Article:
Introduction to Environmental Social Governance (ESG)

Environmental Social Governance (ESG) relates to a company’s impact on the environment and its efforts to protect the natural environment, its relationships with stakeholders and communities, and the leadership structure that oversees all company operations. In short, ESG considerations provide the tools to realise a company’s value-driven business strategy and represent the sustainability of a company.

ESG is not only about protecting the company but enhancing it. Many core ESG concepts will create value towards the company and make it more attractive to investors. Companies undertaking such steps before they are legally required to do so will have the option of better understanding the space and being ahead of those who wait.

ESG is a topic that has been around for two decades, however it wasn’t until the past couple of years that it began gaining traction within broader society which has resulted in an unprecedented number of legal instruments that are shaping how all organisations operate and leading to a cultural change. Companies are taking stock of their impact and looking for a more balanced approach between their profitability and environmental and social impacts. Those that do not will likely face difficulties in retaining and attracting talent from younger generations and being a top choice for other investment purposes.

Legal instruments

Historically there has been policy relating to a company’s financial disclosures, but there has been a more recent push into the disclosures of non-financial reporting information. The main substantive ESG-related regulations are the: Sustainable Finance Disclosure Regulation (SFDR), the EU Taxonomy Regulation, the EU (Disclosure of Non-Financial and Diversity Information by certain larger undertakings and groups) Regulations 2017 (Amended), which transposed into Irish law the Non-Financial Reporting Directive (NFRD), and the Corporate Sustainability Reporting Directive (CSRD).

The CSRD is the most recently published regulation approved in November 2022. The CSRD is a significant update to the current reporting directive and will place ESG considerations at the forefront of European company reporting. The new rules proposed in the Directive will increase the number of companies required to report from 12,000 to over 50,000. They will be implemented in phases for different financial sectors for adequate prep time. The CSRD will require its disclosures to be made by the European Financial Reporting Advisory Group (EFRAG) new standards, the European Sustainability Reporting Standards (ESRS).

The SFDR is mainly for asset managers and other financial market participants to combat greenwashing in operations and increase knowledge and transparency in organisations’ sustainable practices. The EU Taxonomy Regulation is a classification system designed to determine whether a company’s activity is sustainable or not. In Ireland, further regulation, the Taxonomy Climate Delegated Act, came into force on January 1, 2022. This Act aims to implement the EU Taxonomy by establishing national criteria to determine the economic sustainability of an action and if the action contributes to climate change mitigation efforts.

Disclosure frameworks

ESG reporting frameworks are systems for the reporting and disclosing ESG information; they will often vary widely in areas of focus and the metrics they recommend. This creates confusion in an already complex landscape in which one reports on environmental and social issues. The frameworks also operate in quite a broad manner or focus on a niche aspect within a pillar.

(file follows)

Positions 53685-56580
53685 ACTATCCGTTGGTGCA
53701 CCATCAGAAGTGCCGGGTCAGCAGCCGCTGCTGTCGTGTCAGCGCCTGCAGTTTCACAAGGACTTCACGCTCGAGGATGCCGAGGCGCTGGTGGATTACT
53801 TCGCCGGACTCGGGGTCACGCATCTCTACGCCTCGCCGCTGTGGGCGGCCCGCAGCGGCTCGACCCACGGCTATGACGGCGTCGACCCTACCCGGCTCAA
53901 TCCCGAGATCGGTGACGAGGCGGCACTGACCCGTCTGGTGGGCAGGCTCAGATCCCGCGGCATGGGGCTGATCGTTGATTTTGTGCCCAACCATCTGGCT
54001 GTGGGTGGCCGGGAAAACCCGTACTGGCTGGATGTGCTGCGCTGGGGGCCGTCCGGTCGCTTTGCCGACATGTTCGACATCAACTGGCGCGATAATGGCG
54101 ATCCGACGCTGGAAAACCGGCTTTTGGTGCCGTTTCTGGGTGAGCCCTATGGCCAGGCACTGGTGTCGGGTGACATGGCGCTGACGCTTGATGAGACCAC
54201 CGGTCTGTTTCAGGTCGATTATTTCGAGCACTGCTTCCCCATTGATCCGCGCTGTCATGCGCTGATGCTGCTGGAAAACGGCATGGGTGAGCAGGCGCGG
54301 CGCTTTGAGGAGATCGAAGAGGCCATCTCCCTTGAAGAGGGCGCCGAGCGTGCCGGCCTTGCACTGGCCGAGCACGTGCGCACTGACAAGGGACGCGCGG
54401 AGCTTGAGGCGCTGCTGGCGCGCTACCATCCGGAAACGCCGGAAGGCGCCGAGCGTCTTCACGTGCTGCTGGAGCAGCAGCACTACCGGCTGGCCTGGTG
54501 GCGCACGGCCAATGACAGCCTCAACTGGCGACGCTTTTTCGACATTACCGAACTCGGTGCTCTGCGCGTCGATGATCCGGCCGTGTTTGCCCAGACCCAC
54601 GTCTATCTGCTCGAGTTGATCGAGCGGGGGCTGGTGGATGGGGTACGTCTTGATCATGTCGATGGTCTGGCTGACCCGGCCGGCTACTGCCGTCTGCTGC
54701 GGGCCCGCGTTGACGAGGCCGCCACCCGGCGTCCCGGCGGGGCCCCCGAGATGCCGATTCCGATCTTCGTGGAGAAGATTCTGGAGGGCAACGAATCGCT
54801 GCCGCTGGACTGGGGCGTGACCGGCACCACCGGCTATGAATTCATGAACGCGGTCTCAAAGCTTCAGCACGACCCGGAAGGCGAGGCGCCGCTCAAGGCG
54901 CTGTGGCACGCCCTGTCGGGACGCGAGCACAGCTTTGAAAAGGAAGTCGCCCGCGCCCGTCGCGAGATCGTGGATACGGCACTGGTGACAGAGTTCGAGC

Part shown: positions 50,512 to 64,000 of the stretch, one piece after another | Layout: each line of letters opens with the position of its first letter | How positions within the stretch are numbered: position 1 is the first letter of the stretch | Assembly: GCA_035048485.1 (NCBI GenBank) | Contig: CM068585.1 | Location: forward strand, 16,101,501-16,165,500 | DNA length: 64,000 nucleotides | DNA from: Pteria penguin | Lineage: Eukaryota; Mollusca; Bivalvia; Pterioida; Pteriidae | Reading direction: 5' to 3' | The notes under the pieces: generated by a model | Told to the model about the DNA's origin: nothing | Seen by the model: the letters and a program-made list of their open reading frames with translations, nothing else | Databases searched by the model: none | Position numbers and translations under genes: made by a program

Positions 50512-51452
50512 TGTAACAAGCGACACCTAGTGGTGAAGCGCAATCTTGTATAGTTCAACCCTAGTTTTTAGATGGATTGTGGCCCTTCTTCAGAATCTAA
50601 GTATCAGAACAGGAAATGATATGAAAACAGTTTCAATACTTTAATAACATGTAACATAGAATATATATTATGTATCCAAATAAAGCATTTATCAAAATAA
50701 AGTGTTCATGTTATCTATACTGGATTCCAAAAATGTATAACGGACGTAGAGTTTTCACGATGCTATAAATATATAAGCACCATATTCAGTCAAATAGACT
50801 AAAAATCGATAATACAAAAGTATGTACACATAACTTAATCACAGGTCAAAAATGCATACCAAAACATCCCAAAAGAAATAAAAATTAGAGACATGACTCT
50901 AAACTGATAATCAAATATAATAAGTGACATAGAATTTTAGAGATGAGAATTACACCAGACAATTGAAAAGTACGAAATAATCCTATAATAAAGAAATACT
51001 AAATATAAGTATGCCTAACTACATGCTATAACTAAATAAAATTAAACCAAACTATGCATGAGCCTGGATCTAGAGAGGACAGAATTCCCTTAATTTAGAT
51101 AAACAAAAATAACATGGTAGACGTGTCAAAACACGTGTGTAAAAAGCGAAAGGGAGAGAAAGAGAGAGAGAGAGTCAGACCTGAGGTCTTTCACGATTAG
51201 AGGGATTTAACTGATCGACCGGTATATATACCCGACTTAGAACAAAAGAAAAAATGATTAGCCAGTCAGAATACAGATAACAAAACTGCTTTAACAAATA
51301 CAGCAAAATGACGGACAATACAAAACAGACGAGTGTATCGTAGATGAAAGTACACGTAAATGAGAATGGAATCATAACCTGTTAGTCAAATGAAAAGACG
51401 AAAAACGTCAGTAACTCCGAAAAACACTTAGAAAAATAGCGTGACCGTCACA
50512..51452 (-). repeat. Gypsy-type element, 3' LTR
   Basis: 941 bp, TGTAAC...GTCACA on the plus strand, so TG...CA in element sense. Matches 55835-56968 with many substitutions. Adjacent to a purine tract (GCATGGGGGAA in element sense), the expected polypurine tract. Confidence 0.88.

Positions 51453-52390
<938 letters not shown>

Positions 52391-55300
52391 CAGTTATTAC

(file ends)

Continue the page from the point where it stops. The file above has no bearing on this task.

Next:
The Taskforce for Climate-related Financial Disclosures (TCFD), the Sustainability Accounting Standard Boards (SASB), the GRI, the Carbon Disclosure Project (CDP), and the International Integrated Reporting Council (IIRC) play a significant role in promoting transparency between organisations, investors, and stakeholders. These standards, along with the new ESRS standards, are the main forums companies use now, and they represent global best practices for ESG reporting.


Materiality refers to organisations’ significant economic, environmental and social impacts or issues that substantively influence the assessment and decisions of stakeholders. A new sector of materiality is being introduced, known as double materiality. This materiality looks at a company’s impact on specific issues, such as climate change, and specific issues that impact business operations. Double materiality adds to the risk that company activities pose to the environment, society, and those it will face internally. In short, ESG considerations provide the tools to realise a company’s value-driven business strategy and represent the sustainability of a company while understanding how material issues affect the business.

By being selective in what ESG issues companies wish to address and prioritise, they can add value in connection to those specific issues. Examples of material ESG topics include:

  People and organisation 

  • Diversity and inclusion
  • Occupational health and safety
  • Community work
  • Skill development
  • Landowner interations


  • Supply chain management
  • BNG and nature conservation
  • Waste management
  • Efficiency of travel
  • Ecosystem service and impacts


  • Responsible marketing and advertising
  • Data security/privacy
  • Ethics, values and culture
  • Business ethics
  • Due diligence


  • Material sourcing
  • Ensuring PPE and field preparedness
  • Water and effluents
  • Responsible consumption


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